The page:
Posted in information, musings

Autism Acceptance Month

Did you know? April is officially Autism Acceptance Month!

(It’s ok, I didn’t know either until this year. Really the only month I ever remember is Black History Month in February.)

But this year I plan to do something about it! (Not sure exactly what yet, in the offline world, although Chris Bonello of Autistic Not Weird has some good ideas here.)

You may have heard some of the larger autism groups promoting April as Autism Awareness Month, and as a result wonder why I am using the word “Acceptance” instead.


It is because when I search for “vocal stimming” to find out what forms it takes and how it feels to those who do it (since I do not share this aspect of Rondel’s behavior), the entire first page of search results is geared towards how to make the stimming behavior stop.

It is because the majority of websites that refer to stimming, outside of autism advocacy pages, do so in an incredibly depersonalizing way, discounting the significance of the behavior to the autistic individual and seeing only the oddity of the action in a neurotypical world.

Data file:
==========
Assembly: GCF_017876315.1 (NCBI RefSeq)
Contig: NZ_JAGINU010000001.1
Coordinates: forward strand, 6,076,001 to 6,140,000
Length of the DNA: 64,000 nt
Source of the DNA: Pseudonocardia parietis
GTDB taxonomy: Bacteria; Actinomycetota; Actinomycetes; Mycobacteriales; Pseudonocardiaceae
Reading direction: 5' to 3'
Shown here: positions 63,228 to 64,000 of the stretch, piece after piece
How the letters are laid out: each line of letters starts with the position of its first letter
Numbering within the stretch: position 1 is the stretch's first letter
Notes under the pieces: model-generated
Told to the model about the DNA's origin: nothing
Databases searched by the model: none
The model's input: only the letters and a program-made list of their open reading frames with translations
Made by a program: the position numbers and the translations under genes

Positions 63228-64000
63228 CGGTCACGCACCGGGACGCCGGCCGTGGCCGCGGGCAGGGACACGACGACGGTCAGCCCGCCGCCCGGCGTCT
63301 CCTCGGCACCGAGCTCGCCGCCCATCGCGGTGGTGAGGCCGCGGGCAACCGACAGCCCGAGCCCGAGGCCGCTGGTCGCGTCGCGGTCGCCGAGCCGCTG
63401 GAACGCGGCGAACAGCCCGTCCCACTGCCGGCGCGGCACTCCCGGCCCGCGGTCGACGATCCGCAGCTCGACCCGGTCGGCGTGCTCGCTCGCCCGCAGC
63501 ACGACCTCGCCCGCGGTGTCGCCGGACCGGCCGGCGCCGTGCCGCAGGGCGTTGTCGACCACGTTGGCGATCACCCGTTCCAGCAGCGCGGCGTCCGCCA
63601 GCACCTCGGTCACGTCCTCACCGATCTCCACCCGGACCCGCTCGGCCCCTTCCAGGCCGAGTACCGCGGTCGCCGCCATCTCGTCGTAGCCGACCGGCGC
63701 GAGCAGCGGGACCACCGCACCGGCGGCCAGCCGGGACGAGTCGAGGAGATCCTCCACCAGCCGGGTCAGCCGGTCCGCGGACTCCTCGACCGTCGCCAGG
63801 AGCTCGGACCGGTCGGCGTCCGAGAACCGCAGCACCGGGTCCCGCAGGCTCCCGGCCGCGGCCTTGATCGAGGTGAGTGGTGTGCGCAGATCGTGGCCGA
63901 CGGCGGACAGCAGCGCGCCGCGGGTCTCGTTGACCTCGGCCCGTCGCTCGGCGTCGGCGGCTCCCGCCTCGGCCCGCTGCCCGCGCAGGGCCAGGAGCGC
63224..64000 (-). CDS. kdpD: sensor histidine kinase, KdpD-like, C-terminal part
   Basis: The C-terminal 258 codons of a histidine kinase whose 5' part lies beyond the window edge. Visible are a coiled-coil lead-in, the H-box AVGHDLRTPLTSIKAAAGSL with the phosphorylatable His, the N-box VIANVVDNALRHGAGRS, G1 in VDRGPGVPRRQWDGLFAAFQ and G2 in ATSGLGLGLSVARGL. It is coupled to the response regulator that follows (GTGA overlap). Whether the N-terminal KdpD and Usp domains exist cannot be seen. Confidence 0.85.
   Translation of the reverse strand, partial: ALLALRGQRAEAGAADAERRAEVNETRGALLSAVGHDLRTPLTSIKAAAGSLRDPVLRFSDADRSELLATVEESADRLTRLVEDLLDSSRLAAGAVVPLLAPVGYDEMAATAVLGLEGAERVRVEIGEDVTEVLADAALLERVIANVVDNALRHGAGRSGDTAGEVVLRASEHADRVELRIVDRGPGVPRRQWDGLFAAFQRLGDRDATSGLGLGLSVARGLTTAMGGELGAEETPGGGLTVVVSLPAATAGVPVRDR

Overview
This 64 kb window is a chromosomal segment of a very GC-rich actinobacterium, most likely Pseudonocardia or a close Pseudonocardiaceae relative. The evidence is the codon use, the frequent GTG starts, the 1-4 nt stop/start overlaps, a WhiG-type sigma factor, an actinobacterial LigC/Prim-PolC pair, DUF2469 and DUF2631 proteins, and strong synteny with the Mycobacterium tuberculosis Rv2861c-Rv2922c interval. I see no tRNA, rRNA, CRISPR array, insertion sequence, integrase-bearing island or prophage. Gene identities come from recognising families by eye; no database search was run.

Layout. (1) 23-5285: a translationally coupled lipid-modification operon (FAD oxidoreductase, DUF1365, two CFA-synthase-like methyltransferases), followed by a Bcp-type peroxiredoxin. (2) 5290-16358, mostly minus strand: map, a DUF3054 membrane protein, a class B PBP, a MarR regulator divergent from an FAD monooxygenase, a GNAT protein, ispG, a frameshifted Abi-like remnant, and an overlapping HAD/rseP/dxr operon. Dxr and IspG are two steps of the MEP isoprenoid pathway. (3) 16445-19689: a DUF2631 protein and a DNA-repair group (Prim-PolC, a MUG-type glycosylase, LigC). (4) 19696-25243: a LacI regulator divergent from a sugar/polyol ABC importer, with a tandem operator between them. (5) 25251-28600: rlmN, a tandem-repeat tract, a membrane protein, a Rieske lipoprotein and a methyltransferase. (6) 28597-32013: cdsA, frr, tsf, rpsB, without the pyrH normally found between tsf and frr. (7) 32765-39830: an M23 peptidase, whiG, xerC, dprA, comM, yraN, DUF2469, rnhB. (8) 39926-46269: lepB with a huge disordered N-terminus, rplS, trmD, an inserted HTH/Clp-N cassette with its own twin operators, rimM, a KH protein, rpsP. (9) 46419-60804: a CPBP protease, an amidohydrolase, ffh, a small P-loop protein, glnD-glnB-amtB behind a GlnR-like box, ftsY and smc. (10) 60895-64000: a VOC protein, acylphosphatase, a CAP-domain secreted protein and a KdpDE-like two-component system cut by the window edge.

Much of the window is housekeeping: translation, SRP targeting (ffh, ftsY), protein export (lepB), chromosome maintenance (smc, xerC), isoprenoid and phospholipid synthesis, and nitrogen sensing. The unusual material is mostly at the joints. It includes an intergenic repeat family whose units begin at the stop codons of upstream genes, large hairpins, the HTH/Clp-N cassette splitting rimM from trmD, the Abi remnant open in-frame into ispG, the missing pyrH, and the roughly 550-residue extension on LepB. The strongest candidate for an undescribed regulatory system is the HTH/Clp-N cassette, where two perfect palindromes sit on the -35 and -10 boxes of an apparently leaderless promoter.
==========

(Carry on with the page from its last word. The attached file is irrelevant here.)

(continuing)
It is because most people have already heard the word autism and know that rates of diagnosis are increasing. The “Awareness” part of the job has already been done!

It is because no amount of “services”, supports, or therapies for autistic children will be sufficient in the long run if society isn’t able to reshape itself to accommodate the autistic way of being – those children all grow up to be adults, after all.

It is because the neurotypical world will lose out on all the beauty, humor, and insight that can come from a different way of looking at things if it keeps trying to fit everyone into a single narrow acceptable mold.

It is because, one day, I hope that every child and every adult will have the freedom to be different – to be openly and proudly autistic, ADD, introverted, extroverted, etc. – without inviting bias or feeling shame.

And after all, autism does not involve a breach of the moral code. There are no objections I can think of to the existence and self-expression of autistic people besides the differences that may make neurotypicals uncomfortable or inconvenienced. Maybe if the neurotypical world could meet the autistic world with genuine acceptance and unconditional love (autists already bend their whole lives around neurotypical systems, after all), the two could create a greater whole.

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